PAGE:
This much we know, although these facts were established only relatively recently following excavations in the Seventies.
What remains unclear is quite what the indigenous population, members of the Dumnonii tribe, made of the sudden arrival of foreign invaders.
No evidence of great battles has been uncovered to date but, increasingly, there are signs of a peaceful co-existence and an assimilation of Roman culture.
And that is why the excavations at a newly discovered settlement are so important. Dr Ioana Oltean and Dr Martin Pitts, the University of Exeter's Roman archaeology specialists, together with Danielle Wootton, Devon finds liaison officer for the Portable Antiquities Scheme (PAS), Sam Moorhead, national finds adviser for Iron Age and Roman coins for the PAS at the British Museum, and Bill Horner, county archaeologist at Devon County Council, are leading the archaeological research that is indicating the influence of the Romans could have been greater than previously thought.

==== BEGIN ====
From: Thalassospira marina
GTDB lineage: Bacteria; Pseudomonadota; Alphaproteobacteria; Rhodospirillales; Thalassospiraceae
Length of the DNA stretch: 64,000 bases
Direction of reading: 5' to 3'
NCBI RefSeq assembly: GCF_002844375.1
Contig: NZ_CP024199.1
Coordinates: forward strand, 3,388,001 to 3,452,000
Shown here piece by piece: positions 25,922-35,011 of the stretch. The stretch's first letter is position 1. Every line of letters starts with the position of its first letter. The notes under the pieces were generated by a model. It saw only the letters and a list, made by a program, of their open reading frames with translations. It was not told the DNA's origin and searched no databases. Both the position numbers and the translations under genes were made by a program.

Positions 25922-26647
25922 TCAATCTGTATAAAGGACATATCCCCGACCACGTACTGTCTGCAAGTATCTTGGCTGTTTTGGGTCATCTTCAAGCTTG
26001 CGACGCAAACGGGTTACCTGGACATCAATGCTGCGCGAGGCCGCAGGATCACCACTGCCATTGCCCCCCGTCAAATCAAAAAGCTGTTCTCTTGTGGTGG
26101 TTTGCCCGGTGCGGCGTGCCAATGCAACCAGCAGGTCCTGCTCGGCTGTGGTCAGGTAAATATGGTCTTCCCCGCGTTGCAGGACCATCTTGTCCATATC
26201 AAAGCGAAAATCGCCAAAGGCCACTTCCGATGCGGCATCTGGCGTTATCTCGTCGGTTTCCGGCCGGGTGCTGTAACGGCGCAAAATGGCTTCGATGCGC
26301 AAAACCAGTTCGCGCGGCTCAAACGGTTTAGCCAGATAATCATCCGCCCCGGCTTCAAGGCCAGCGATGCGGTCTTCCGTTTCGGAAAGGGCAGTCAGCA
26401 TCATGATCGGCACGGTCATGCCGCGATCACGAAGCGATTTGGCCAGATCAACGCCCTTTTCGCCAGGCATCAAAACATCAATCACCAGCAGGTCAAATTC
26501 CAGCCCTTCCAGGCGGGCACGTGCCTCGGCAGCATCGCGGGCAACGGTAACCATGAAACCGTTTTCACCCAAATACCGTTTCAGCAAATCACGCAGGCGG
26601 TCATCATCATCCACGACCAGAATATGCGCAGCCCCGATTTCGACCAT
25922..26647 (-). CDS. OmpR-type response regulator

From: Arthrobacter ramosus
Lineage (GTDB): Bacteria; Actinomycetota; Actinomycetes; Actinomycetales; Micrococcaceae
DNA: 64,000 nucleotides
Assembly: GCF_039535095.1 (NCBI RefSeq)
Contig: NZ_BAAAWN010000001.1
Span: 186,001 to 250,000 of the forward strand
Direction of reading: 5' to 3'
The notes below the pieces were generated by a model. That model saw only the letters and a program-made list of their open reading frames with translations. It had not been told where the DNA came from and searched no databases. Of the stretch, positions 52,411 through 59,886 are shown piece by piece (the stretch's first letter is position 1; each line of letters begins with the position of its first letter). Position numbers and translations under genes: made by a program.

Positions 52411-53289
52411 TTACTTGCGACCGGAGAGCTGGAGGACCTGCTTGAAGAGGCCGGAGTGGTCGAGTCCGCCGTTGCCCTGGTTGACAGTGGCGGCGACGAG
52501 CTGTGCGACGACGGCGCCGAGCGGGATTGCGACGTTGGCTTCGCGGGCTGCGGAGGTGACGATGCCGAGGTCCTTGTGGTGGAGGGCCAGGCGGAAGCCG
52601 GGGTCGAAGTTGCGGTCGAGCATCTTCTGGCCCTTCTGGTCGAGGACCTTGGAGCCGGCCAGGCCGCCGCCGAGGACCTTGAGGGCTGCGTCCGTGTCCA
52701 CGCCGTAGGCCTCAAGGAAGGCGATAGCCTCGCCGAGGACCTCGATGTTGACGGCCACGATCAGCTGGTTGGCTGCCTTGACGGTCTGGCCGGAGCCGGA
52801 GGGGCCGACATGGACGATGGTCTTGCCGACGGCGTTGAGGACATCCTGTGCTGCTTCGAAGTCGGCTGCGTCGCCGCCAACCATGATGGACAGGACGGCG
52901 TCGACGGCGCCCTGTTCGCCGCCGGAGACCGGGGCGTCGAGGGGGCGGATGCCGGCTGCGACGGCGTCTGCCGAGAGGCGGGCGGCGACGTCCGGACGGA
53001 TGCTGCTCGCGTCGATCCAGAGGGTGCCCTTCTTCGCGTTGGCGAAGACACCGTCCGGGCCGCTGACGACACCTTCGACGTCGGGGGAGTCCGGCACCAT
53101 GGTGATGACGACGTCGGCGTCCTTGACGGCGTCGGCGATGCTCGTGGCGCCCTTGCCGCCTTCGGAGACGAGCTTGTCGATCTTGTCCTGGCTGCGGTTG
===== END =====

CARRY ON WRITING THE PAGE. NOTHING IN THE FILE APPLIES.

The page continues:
When we visited, the site near Ipplepen was a hive of activity, although work to cover it over is likely to have been completed this week as the project progresses to the analyses of what has been found.
Danielle said: "We have only exposed a small fraction of what we think might be here. This dig covers a corner of one field and we think the site covers at least 13 fields."via http://www.thisisexeter.co.uk/softly-softly-Roman-conquest/story-16796693-detail/story.html